It is important to check in advance to see if any shots are required for travel to your particular destination. You can find out by calling the International Traveler’s Hot Line at the Centers for Disease Control and Prevention at (404) 332-4559 or you can locate information from the Centers for Disease Control on the World Wide Web at: www.cdc.gov/travel/ Make sure that you get information about all the countries you plan to visit, including the stopovers. Check with your company to see what medical coverage you have for overseas travel. Some companies may have an overseas medical hot line, while others may have specific hospitals or travel doctors with which they network.
• Bring any prescribed medication for allergies, urinary tract infections, diarrhea, respiratory and skin infections, etc. in clearly labeled prescription bottles.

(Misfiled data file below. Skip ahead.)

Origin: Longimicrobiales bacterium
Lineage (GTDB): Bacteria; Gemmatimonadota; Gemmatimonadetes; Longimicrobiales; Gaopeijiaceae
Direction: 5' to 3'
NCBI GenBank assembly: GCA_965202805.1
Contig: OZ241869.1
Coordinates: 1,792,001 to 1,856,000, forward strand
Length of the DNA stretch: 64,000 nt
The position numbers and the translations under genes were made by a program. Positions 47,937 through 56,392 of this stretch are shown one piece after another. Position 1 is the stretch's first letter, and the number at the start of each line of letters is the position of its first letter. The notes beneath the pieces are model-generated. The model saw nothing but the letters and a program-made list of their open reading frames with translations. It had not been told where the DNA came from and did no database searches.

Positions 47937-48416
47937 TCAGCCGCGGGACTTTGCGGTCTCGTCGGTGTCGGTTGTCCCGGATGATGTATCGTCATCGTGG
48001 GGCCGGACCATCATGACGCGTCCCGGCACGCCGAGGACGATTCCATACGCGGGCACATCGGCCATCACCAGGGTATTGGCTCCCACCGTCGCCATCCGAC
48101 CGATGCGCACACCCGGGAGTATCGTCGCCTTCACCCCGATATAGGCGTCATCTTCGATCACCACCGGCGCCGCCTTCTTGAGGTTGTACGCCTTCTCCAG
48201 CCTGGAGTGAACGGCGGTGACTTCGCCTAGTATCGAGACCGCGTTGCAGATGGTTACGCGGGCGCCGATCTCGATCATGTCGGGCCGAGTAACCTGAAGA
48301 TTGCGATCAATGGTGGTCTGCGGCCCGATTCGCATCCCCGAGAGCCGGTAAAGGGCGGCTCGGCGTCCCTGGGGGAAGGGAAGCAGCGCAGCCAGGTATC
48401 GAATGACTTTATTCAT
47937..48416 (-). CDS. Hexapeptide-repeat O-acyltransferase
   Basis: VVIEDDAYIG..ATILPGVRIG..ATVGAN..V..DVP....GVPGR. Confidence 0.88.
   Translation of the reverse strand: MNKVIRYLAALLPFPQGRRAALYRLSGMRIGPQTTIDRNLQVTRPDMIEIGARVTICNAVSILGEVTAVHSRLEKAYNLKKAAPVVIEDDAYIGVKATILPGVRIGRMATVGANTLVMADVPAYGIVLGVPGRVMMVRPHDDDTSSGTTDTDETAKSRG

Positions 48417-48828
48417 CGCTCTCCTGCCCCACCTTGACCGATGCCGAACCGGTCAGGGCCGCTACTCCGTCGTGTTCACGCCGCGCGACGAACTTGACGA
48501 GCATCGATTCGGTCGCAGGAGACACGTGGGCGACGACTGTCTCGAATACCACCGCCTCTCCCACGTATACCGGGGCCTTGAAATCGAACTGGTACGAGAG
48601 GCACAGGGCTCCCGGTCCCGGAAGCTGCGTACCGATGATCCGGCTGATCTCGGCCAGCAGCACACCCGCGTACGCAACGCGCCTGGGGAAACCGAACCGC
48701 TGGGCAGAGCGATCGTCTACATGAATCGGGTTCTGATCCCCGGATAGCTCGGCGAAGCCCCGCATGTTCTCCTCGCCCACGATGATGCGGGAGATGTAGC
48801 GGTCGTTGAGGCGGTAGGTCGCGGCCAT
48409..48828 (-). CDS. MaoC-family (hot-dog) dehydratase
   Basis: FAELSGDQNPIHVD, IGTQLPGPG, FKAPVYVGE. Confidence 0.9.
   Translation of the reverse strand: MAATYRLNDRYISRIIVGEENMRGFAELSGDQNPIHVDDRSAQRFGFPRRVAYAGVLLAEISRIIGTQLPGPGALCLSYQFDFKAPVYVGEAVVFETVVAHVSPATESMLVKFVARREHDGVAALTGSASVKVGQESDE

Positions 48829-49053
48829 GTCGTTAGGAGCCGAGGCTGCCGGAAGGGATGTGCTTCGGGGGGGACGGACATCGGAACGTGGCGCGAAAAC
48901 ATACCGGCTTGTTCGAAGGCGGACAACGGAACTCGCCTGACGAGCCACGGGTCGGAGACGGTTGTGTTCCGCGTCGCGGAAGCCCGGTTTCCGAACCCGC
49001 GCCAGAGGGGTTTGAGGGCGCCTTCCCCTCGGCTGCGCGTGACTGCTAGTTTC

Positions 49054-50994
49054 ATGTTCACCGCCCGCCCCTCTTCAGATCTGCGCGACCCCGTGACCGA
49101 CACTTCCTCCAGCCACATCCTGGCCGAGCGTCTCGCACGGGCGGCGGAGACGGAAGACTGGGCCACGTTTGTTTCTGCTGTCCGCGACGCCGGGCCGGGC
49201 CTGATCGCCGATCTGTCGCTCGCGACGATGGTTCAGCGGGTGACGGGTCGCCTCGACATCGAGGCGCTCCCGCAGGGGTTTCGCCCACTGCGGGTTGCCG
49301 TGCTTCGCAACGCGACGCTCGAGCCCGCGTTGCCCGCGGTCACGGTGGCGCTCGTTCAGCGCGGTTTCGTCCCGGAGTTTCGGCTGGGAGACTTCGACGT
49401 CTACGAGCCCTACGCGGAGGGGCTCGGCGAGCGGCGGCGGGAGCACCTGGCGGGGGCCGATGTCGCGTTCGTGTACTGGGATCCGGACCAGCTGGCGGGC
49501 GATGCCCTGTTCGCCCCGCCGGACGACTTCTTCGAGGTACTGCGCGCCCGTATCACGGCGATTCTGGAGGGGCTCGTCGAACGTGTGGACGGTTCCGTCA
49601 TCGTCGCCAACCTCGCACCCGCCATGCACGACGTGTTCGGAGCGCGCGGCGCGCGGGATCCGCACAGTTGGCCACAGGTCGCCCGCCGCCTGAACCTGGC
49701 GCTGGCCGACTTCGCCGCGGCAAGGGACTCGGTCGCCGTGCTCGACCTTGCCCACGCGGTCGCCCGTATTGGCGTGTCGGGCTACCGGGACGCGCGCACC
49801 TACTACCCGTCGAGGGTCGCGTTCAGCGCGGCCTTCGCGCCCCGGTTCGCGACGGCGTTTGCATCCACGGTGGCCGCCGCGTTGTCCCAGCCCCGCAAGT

• Bring enough prescription to last you for the duration of your trip. It may be difficult get prescriptions renewed while you are traveling.
• If you become ill while overseas, ask your hotel to recommend a doctor who speaks English. If you are alone with a male doctor, insist that a female nurse be present during any check-up.
• If you become ill while in another country, be aware that many cities have all-night pharmacies. However it may be difficult to get a prescription filled or anything other than an over-the-counter symptom remedy.
About the Author: Tracey Wilen is Author at http://www.globalwomen.biz/